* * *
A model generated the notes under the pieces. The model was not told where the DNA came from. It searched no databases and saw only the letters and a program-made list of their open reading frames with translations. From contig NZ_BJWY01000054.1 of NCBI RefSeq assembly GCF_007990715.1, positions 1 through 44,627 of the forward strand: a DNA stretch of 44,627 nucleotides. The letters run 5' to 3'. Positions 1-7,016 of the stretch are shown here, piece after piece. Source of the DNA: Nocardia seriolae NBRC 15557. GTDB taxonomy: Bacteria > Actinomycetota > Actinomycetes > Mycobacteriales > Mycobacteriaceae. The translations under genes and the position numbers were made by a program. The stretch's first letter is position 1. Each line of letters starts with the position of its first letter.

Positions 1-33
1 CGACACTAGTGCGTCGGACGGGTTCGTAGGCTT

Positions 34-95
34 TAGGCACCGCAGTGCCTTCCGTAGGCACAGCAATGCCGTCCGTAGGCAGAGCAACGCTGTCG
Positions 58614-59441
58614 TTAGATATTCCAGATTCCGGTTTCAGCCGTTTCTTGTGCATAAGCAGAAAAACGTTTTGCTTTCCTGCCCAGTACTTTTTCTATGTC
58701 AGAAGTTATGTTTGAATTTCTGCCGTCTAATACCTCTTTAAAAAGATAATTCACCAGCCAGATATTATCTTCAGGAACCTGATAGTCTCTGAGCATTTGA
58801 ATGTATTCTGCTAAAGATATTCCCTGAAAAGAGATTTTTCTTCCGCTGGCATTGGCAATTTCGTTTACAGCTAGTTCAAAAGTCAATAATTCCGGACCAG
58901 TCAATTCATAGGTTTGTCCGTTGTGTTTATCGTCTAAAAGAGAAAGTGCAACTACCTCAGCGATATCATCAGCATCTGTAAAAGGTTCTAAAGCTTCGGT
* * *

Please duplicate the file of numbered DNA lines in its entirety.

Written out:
A model generated the notes under the pieces. The model was not told where the DNA came from. It searched no databases and saw only the letters and a program-made list of their open reading frames with translations. From contig NZ_BJWY01000054.1 of NCBI RefSeq assembly GCF_007990715.1, positions 1 through 44,627 of the forward strand: a DNA stretch of 44,627 nucleotides. The letters run 5' to 3'. Positions 1-7,016 of the stretch are shown here, piece after piece. Source of the DNA: Nocardia seriolae NBRC 15557. GTDB taxonomy: Bacteria > Actinomycetota > Actinomycetes > Mycobacteriales > Mycobacteriaceae. The translations under genes and the position numbers were made by a program. The stretch's first letter is position 1. Each line of letters starts with the position of its first letter.

Positions 1-33
1 CGACACTAGTGCGTCGGACGGGTTCGTAGGCTT

Positions 34-95
34 TAGGCACCGCAGTGCCTTCCGTAGGCACAGCAATGCCGTCCGTAGGCAGAGCAACGCTGTCG
Positions 58614-59441
58614 TTAGATATTCCAGATTCCGGTTTCAGCCGTTTCTTGTGCATAAGCAGAAAAACGTTTTGCTTTCCTGCCCAGTACTTTTTCTATGTC
58701 AGAAGTTATGTTTGAATTTCTGCCGTCTAATACCTCTTTAAAAAGATAATTCACCAGCCAGATATTATCTTCAGGAACCTGATAGTCTCTGAGCATTTGA
58801 ATGTATTCTGCTAAAGATATTCCCTGAAAAGAGATTTTTCTTCCGCTGGCATTGGCAATTTCGTTTACAGCTAGTTCAAAAGTCAATAATTCCGGACCAG
58901 TCAATTCATAGGTTTGTCCGTTGTGTTTATCGTCTAAAAGAGAAAGTGCAACTACCTCAGCGATATCATCAGCATCTGTAAAAGGTTCTAAAGCTTCGGT